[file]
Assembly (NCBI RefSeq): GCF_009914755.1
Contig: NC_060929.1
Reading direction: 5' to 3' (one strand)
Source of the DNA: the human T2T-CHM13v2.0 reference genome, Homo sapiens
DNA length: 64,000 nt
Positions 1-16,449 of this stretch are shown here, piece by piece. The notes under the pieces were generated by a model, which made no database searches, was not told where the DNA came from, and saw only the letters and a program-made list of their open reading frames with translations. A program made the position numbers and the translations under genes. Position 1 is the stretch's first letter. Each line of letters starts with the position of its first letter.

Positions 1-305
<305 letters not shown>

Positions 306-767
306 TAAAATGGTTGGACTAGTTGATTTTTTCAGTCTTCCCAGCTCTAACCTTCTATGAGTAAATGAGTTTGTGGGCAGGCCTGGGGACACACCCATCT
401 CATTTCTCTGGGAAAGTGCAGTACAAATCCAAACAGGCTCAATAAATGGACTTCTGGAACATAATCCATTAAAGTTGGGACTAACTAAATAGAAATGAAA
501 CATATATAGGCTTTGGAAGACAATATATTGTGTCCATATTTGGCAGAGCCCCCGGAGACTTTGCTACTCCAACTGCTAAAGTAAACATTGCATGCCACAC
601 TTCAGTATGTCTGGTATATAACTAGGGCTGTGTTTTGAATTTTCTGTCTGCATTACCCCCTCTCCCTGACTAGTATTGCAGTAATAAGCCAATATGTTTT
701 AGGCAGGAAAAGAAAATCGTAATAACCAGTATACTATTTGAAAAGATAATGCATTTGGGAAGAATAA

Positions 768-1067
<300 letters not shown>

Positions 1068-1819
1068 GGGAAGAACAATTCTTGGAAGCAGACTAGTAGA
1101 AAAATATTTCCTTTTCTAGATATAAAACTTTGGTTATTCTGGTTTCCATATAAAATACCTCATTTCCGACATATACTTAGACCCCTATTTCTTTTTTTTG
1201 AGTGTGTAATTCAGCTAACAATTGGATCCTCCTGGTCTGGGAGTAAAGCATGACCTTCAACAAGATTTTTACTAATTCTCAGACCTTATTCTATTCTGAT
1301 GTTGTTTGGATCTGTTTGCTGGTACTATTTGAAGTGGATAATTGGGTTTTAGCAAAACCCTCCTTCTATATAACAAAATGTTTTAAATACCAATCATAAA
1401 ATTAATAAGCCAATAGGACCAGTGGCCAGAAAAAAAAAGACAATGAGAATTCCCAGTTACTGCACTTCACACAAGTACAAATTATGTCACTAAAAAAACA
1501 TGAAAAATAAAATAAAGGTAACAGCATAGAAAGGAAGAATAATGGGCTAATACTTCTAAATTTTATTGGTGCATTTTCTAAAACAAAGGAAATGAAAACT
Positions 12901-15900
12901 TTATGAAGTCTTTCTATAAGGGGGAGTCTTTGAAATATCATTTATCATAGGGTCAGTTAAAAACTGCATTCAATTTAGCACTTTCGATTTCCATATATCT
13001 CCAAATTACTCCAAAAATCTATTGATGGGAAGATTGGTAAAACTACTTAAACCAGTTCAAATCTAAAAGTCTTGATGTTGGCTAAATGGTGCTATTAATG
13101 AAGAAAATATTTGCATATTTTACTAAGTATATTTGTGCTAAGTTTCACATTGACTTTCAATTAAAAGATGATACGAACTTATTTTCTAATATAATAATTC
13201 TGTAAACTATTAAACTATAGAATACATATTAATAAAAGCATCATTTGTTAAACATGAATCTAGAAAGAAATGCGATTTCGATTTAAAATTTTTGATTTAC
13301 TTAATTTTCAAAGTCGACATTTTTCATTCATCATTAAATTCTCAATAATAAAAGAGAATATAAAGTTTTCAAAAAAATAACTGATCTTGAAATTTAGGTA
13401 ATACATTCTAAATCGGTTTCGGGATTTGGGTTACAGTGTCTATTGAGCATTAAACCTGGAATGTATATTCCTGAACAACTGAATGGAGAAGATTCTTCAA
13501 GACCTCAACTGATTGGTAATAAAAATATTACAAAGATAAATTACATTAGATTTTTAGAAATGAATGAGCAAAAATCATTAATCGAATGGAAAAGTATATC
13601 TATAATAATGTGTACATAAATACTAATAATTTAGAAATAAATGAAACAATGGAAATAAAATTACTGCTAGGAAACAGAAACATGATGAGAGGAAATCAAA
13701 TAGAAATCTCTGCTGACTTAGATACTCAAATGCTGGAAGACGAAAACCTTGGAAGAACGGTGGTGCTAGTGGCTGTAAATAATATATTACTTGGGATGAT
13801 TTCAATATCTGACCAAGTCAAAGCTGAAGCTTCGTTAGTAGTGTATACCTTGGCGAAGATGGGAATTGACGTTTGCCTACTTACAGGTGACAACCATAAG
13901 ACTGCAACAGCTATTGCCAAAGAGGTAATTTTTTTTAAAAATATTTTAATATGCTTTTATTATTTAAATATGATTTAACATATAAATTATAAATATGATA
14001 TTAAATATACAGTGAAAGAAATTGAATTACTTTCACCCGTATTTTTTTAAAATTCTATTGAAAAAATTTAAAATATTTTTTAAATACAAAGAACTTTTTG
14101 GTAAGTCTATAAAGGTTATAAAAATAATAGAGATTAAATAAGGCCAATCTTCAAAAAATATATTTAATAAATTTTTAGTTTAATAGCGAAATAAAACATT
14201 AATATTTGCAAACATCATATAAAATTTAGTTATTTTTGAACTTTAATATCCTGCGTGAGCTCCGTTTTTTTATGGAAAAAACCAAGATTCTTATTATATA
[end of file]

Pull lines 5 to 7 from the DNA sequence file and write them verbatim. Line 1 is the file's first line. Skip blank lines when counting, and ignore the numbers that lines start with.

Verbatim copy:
DNA length: 64,000 nt
Positions 1-16,449 of this stretch are shown here, piece by piece. The notes under the pieces were generated by a model, which made no database searches, was not told where the DNA came from, and saw only the letters and a program-made list of their open reading frames with translations. A program made the position numbers and the translations under genes. Position 1 is the stretch's first letter. Each line of letters starts with the position of its first letter.

Positions 1-305